FORT MYERS, Fla. – Sara Marie, of Fort Myers, is one of thousands of Florida residents tired of waiting for unpaid unemployment benefits, wondering if they will ever get paid.
In her case, the divorced mother of four has been waiting around seven months for an estimated $10,000 in back benefits from the Department of Economic Opportunity.
“There should be no reason that day after day we’re calling the DEO and all you get is, ‘Sorry, nobody can take your call right now,’” Marie told News 6.
She was so frustrated she filed a lawsuit against the DEO in September but received no response from the state.
She turned to News 6 and Make Ends Meet to expose what she calls “a broken system” that has left people on the financial brink.
“I’m not the only one,” she said. “The DEO says, ‘Oh, this slipped through the cracks,’ and I was like, ‘No, there’s a fundamental problem with the entire system.’”
Andrew Nixon, the DEO’s deputy director of communications, is aware of the backlog of unpaid benefits.
Nixon said since the start of the COVID-19 unemployment benefits demand in March 2020, the department has “adjudicated nearly 30 million issues, processed more than 5.8 million claims and paid more than 2.4 million eligible claimants their reemployment assistance benefits.”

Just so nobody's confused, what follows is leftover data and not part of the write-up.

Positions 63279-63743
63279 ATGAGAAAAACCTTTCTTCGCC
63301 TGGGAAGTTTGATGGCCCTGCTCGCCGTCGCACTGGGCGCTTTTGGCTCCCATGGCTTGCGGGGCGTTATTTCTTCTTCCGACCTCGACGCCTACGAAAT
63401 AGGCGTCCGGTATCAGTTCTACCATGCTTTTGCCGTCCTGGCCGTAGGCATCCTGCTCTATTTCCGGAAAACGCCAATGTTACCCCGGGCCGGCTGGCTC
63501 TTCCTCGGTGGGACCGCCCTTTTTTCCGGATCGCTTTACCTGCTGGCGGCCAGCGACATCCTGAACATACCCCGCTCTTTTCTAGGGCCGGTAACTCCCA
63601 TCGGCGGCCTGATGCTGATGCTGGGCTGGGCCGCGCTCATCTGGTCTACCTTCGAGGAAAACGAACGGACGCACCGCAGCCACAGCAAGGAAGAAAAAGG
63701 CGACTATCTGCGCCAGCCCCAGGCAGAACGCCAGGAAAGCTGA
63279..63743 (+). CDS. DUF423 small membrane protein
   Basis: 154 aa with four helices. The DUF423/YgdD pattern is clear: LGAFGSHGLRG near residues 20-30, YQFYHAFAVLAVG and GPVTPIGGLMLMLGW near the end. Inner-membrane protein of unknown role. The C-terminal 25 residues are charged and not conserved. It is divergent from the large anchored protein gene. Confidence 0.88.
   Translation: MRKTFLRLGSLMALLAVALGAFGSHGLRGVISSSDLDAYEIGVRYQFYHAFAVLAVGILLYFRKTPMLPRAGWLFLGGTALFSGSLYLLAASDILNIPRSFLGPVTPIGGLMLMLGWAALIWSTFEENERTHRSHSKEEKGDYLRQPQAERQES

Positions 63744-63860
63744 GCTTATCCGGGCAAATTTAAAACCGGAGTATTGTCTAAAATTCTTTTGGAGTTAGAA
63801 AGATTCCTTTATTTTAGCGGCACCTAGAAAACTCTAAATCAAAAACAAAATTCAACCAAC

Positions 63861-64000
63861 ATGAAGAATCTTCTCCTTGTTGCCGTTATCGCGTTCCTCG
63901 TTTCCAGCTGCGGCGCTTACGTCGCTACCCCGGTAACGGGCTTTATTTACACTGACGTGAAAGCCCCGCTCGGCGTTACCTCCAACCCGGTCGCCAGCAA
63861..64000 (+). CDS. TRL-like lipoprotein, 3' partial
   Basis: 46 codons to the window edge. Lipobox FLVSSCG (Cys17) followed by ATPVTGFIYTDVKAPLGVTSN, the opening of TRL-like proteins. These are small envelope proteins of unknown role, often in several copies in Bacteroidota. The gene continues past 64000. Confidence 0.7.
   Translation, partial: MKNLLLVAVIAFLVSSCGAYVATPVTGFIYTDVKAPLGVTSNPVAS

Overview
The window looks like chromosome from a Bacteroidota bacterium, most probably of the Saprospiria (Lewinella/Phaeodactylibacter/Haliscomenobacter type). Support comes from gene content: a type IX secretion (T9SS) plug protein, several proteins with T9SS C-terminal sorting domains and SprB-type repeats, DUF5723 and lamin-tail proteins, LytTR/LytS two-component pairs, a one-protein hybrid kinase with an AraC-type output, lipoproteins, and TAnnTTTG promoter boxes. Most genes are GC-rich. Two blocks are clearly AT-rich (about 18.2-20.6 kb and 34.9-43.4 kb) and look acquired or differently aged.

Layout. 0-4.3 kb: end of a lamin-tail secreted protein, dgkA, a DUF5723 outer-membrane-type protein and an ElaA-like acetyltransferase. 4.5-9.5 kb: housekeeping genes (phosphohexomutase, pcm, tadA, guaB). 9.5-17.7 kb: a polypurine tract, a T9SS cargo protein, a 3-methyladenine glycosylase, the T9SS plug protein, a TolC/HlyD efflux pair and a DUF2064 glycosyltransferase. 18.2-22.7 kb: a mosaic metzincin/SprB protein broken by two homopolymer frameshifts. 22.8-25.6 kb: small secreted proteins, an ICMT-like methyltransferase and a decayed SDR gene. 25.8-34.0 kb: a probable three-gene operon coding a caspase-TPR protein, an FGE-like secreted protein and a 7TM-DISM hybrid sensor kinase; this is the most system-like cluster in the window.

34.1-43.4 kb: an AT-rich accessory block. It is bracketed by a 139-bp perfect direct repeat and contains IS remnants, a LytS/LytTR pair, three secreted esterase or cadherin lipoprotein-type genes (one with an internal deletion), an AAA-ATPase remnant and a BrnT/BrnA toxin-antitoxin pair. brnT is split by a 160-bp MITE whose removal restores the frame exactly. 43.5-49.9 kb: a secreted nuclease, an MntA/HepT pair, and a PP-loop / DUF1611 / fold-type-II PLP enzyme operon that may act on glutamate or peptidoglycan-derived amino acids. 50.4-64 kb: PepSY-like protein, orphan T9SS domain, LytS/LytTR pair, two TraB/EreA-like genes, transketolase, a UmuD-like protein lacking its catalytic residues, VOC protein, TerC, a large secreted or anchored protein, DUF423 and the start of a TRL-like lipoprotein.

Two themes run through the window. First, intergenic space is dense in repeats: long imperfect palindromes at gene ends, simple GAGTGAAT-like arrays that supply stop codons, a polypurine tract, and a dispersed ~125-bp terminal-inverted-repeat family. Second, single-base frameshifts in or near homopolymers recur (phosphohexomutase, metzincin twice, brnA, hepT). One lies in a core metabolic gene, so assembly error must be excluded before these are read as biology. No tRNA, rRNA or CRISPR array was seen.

Still as we get closer to the 2-year mark of the COVID pandemic’s economic fallout, people like Marie find themselves a casualty of a system still trying to get it right.
“I’m infuriated,” she told News 6. “Something has to change with the DEO. It’s embarrassing honestly.”
State Rep. David Smith (R) of Seminole County District 28 told News 6 there are “49 states with better unemployment programs than Florida.”
But the system will be upgraded in 2022.
As far as the delays in back benefits, Smith was confident anyone owed jobless benefits would receive them.
“If you are owed the money, you have a legitimate claim,” Smith said. “You will get that money.”
Orange County State Senator Linda Stewart (D) of District 13 agreed. Stewart has made several trips to Tallahassee this year to present DEO accounts of constituents unable to collect benefits.
“People who haven’t been paid for eight or nine months—they’re desperate,” Stewart said. “I think we need a new system and we just can’t wait much longer.”
Both Stewart and Smith said they will support increases in the weekly unemployment benefits, as well as an extension of weeks currently at 13.
A representative from the DEO called Marie on Monday, after News 6 presented her case to Tallahassee. The investigator confirmed there are “a lot of weeks on hold” and she is working to “review the file and get her paid.”
The DEO said it is dealing with an estimated 245,000 unemployment issues involving unpaid benefits.
If you have an unemployment issue, email firstname.lastname@example.org or text the words “Make Ends Meet” to 407-676-7428.
Remember to send us a screenshot of your DEO account and any communications you have received from the DEO.